Flèche contains several illustrations reflecting the journey to Paris. These include a colour print of a painting showing the Golden Arrow train leaving Victoria, albeit hauled by a British Rail Britannia locomotive (post 1952), rather than a Southern Railway Lord Nelson class engine. Other transport images show the SS Canterbury, Paris du Nord Statin, the French Super-Pacific loco and the ornate hall of the Grosvenor Hotel, Victoria. There are portrait photographs of all the main protagonists in the story, including characters who are mentioned, but were not aboard the train, such as Alan Searle, José Raffalli, Nadia Boulanger, André Gide, Ekaterina Stravinsky and Freda Berkeley. There is a good bibliography which details several important sources for this book, including the Meccano Magazine (May 1927), studies of the game of bridge and several railway books. There are references to the standard works on Berkeley and Stravinsky.
The book is a nicely bound hardback, with the single word ‘Flèche’ (underlined by an arrow) on the front cover. There is no dust jacket and no clue to the volume’s subject matter. I guess a bookshop browser would not begin to imagine what the book was about, unless they opened it. The book is quite expensive, at £15:00 for 80 pages. Yet it is an attractive production that feels good, is well produced, printed in a readable font, and, as noted, well-illustrated. Flèche was designed by Susan Wightman of Libanus Press and is published by Shelf Lives. It is a signed and numbered limited edition. My copy is No.102 of 250.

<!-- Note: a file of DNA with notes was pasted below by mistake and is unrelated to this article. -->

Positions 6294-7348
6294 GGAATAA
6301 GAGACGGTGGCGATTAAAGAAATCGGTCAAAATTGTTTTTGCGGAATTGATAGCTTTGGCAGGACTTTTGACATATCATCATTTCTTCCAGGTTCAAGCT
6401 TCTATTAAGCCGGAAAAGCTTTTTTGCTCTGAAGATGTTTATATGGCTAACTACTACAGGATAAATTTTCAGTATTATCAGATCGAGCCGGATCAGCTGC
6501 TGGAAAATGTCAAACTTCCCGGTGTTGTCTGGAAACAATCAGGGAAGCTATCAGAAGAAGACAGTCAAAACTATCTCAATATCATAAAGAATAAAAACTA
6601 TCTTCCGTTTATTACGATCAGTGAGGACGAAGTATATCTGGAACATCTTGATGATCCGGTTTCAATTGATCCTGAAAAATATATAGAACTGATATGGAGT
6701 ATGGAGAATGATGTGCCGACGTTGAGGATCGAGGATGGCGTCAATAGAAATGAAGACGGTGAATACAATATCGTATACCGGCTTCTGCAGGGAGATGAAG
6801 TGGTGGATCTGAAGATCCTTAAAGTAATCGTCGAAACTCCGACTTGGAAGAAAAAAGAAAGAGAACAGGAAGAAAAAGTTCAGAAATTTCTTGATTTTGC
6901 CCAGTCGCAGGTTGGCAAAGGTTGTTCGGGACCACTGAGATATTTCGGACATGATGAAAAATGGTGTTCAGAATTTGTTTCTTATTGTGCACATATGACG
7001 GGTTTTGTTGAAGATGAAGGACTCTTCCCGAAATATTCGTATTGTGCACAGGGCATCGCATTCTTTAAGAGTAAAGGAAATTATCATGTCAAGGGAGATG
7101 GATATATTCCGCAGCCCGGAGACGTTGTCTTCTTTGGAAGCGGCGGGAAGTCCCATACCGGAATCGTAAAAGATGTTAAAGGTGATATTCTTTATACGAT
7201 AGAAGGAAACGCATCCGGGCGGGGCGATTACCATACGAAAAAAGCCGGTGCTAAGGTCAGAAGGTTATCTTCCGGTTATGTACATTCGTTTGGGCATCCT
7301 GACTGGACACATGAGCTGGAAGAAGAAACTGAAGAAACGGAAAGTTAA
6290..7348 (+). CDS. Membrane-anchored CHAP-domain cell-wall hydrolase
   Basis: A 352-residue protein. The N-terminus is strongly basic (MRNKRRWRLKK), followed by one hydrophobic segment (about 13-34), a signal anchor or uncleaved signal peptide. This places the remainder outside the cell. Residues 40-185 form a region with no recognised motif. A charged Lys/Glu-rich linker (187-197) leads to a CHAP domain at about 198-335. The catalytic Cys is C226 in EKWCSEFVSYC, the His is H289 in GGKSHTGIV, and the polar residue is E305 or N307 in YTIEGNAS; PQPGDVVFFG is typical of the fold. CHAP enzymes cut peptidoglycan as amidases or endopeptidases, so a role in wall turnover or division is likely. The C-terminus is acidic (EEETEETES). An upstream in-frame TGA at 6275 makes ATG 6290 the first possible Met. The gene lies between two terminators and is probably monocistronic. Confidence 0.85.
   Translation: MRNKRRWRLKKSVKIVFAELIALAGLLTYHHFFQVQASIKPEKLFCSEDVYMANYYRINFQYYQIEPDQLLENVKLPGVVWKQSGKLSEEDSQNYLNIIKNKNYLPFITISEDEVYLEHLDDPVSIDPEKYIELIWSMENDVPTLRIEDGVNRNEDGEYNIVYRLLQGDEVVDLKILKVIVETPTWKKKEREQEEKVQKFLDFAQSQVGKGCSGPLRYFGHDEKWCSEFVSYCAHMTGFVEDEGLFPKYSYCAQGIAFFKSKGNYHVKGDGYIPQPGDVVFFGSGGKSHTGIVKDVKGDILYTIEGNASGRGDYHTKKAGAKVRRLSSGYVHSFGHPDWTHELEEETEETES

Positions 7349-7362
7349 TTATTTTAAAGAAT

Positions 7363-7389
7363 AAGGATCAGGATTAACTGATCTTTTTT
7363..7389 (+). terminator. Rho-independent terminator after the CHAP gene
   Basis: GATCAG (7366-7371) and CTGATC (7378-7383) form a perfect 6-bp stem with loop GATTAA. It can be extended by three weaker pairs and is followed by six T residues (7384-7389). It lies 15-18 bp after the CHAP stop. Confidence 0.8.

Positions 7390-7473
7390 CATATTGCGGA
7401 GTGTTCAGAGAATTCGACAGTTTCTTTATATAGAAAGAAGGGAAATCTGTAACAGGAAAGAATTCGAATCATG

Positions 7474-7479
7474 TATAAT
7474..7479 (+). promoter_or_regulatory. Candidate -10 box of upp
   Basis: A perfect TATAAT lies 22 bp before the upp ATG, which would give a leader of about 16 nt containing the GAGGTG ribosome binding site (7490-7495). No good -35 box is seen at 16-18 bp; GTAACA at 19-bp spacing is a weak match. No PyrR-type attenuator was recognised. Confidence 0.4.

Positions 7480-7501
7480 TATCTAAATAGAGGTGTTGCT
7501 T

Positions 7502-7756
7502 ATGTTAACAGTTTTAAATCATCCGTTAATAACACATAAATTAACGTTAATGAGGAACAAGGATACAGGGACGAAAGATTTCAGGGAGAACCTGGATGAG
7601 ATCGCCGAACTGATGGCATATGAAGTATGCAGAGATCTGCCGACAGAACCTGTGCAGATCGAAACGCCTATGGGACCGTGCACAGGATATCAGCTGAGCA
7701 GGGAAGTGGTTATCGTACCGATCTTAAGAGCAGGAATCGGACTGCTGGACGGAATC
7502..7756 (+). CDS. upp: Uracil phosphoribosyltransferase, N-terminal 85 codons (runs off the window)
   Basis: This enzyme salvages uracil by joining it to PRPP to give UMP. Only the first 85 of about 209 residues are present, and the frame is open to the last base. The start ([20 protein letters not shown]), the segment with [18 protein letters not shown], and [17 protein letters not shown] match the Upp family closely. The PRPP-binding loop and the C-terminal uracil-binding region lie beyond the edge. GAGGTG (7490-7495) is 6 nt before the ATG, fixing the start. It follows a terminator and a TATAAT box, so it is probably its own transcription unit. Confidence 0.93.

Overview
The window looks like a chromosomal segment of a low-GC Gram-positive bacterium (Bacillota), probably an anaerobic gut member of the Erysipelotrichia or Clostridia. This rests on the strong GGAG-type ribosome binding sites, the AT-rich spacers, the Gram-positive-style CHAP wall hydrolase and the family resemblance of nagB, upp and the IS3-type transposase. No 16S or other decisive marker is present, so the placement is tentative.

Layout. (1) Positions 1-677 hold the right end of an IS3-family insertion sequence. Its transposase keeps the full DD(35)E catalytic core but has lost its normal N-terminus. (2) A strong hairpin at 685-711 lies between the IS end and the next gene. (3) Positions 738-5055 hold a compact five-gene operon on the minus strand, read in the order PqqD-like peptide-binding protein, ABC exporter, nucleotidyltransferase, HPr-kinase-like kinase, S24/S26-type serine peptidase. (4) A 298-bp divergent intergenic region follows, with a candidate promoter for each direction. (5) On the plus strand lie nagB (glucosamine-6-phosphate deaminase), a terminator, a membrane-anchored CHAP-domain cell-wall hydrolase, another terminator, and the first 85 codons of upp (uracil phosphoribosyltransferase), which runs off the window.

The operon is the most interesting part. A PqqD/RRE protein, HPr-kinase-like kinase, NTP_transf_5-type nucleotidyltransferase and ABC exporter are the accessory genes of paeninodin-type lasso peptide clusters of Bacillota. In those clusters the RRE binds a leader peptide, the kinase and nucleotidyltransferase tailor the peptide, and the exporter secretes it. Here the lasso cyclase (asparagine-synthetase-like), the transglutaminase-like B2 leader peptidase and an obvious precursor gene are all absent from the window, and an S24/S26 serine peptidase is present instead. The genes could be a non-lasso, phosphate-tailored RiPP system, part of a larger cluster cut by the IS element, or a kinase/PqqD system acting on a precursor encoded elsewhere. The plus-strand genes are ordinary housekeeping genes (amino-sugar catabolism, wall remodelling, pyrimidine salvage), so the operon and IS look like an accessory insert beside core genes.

This book will appeal to three groups of readers. Firstly, enthusiasts of Lennox Berkeley, one of the most important (but undervalued by concertgoers) of 20th century British composers. For these folks this is a major story of a crucial meeting between ‘their’ man and one of the towering giants of ‘modern’ music. For Stravinsky fans, this story will prove an interesting footnote. And finally, for railway enthusiasts this is an absorbing portrayal of iconic pre-war travel. I guess that it will be the first category that will invest most heavily in this volume.
Clearly, this book, as a ‘moment in time’ for the two main characters, does not pretend to provide extensive biographical and musical details of both composers’ music. That said, there is plenty of background information given ‘incidentally’ as the story unfolds. I guess that most readers will have a basic grounding in 20th century musical history and the lives and times of these composers before beginning to read this volume. This book makes an attractive short read. I finished it in a single sitting in the garden on a warm spring day. I felt that I knew a lot more about Stravinsky and Berkeley than I did before I began: this increase in understanding is inversely proportional to the relatively short length of the book.